By the way, it is rare to have the opportunity to directly compare the same in-ear headphones in both cable and Bluetooth modes: In reality, the MP-320 sounds a little different when used with the adapter. I got the impression that the stereo image was a bit narrower and the signals lost some precision, but these were very small differences. What bothered me more in practice was that the remote control was mounted quite high up on the cable. Since the adapter cables are also designed to be placed behind the ear, the remote dangles relatively high up directly under the chin and cannot be seen clearly by the wearer.

While we’re here, there is nothing to say that you can’t use the MP-BTA adapter with headphones from other manufacturers as long as they are also equipped with MMCX connectors.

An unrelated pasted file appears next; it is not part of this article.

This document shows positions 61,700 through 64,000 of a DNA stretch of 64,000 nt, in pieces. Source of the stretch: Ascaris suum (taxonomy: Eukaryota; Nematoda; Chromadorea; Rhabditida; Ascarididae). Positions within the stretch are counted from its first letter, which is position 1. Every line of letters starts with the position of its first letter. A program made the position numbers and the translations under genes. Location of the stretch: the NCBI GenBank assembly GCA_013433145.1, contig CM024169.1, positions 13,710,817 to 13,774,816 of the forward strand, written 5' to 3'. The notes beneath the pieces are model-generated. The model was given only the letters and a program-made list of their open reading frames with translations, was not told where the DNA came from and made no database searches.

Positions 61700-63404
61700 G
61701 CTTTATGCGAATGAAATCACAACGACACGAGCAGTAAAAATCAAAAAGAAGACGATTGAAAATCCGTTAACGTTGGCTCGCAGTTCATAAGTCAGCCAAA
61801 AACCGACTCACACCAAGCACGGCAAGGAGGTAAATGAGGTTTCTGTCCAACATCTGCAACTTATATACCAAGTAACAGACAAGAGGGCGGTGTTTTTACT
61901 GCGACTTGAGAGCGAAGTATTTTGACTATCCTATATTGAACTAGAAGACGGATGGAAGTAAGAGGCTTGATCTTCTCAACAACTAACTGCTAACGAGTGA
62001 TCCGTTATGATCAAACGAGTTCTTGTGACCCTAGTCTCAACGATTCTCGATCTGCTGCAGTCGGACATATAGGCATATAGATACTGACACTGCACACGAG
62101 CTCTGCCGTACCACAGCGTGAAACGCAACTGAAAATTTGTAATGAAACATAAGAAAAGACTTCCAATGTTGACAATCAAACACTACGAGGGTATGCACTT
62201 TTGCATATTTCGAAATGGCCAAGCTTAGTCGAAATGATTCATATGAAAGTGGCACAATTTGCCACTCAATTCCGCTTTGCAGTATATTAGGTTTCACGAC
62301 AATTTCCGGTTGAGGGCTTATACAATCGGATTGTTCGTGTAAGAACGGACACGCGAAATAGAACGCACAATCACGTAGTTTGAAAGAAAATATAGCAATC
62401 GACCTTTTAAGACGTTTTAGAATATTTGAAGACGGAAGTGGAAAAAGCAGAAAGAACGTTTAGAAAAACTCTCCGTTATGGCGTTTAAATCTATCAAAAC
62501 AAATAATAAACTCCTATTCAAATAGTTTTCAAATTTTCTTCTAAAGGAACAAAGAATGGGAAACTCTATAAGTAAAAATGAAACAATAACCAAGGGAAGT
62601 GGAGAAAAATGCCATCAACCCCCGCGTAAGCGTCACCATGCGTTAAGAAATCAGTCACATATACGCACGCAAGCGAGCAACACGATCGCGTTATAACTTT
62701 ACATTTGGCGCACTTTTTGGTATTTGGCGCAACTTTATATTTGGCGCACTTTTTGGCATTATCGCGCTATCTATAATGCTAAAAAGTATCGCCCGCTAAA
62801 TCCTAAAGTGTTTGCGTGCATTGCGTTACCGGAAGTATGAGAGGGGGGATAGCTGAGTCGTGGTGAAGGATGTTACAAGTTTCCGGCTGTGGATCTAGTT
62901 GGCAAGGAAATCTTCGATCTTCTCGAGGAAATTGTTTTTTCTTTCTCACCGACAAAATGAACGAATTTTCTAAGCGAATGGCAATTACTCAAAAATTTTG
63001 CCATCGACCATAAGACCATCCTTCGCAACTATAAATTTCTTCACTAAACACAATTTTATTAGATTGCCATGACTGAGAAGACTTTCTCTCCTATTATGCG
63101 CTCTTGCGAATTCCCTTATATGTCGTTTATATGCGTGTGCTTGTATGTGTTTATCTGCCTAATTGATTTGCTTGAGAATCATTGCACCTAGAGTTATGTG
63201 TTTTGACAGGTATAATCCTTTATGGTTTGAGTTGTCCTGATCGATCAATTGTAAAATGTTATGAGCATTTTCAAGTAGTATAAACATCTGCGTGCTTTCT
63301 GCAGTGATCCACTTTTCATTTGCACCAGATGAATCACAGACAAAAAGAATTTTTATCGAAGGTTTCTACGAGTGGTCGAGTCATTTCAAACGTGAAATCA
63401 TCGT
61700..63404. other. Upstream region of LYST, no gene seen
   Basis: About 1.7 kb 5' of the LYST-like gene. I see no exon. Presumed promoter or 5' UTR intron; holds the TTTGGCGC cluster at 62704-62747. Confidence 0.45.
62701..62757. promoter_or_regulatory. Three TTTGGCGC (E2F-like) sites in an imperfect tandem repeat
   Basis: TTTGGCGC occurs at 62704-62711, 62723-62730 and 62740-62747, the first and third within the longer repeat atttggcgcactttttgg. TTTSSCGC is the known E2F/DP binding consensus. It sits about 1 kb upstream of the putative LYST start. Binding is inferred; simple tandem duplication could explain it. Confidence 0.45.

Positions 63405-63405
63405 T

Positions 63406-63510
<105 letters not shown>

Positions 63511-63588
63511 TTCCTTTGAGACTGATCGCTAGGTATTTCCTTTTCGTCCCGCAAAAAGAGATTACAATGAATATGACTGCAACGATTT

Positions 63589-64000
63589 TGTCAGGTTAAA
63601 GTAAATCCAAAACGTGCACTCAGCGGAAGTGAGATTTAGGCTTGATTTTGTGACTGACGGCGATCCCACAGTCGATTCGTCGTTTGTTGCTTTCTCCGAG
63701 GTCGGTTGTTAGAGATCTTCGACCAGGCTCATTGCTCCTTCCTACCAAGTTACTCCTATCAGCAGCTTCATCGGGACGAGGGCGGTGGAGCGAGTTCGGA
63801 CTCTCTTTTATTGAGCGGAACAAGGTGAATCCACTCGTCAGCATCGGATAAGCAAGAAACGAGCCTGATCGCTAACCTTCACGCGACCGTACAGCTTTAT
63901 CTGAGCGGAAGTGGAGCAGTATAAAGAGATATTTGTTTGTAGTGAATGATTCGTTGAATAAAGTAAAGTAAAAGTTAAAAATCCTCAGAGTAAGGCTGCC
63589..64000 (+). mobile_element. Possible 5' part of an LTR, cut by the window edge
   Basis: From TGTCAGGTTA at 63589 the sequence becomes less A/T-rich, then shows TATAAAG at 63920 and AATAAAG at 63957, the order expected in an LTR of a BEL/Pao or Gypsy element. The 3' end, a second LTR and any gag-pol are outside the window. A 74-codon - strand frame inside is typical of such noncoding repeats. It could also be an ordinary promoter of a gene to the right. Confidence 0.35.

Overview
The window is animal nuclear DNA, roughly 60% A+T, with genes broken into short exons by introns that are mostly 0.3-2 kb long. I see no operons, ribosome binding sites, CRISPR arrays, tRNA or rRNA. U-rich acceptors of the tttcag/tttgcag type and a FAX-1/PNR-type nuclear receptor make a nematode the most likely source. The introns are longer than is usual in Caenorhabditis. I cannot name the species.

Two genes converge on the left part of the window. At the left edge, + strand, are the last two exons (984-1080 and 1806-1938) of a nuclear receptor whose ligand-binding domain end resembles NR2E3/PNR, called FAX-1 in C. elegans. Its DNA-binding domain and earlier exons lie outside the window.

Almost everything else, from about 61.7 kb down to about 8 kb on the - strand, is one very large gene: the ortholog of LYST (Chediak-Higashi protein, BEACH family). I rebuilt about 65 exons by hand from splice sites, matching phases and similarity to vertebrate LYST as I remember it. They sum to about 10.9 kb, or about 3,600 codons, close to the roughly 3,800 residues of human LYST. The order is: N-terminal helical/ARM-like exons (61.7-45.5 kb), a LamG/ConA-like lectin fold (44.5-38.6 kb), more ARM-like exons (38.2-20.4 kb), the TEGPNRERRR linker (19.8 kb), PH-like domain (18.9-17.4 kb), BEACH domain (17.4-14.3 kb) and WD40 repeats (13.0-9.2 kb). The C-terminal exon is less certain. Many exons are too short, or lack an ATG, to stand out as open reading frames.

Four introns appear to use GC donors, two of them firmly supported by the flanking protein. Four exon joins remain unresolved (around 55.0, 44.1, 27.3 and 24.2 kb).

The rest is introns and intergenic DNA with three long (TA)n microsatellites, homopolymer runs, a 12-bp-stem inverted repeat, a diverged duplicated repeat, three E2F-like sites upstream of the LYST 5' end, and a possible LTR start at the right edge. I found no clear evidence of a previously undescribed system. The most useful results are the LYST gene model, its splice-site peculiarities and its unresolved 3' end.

4 years ago by Chris Reiss
  • Rating: 3.88
  • Sound
  • Handling
  • Price/Quality
  • Function

Technical specifications

  • Ear couplingIn-ear
  • Typeclosed
  • Transducer principledynamic
  • Frequency response (headphones)20 - 20.000 Hz
  • Impedance15,5 ohms
  • Sound pressure level (SPL)±3dB, 1mW at 1KHz: 100 dB

What's in the box

  • 4 types of eartips in 3 sizes each
  • Cable with MMCX connection
  • Cable with remote
  • 6.35mm stereo jack
  • Microfibre cloth
  • Cleaning tool
  • Hard-case

Special features

  • Bluetooth cable MP-BTA sold separately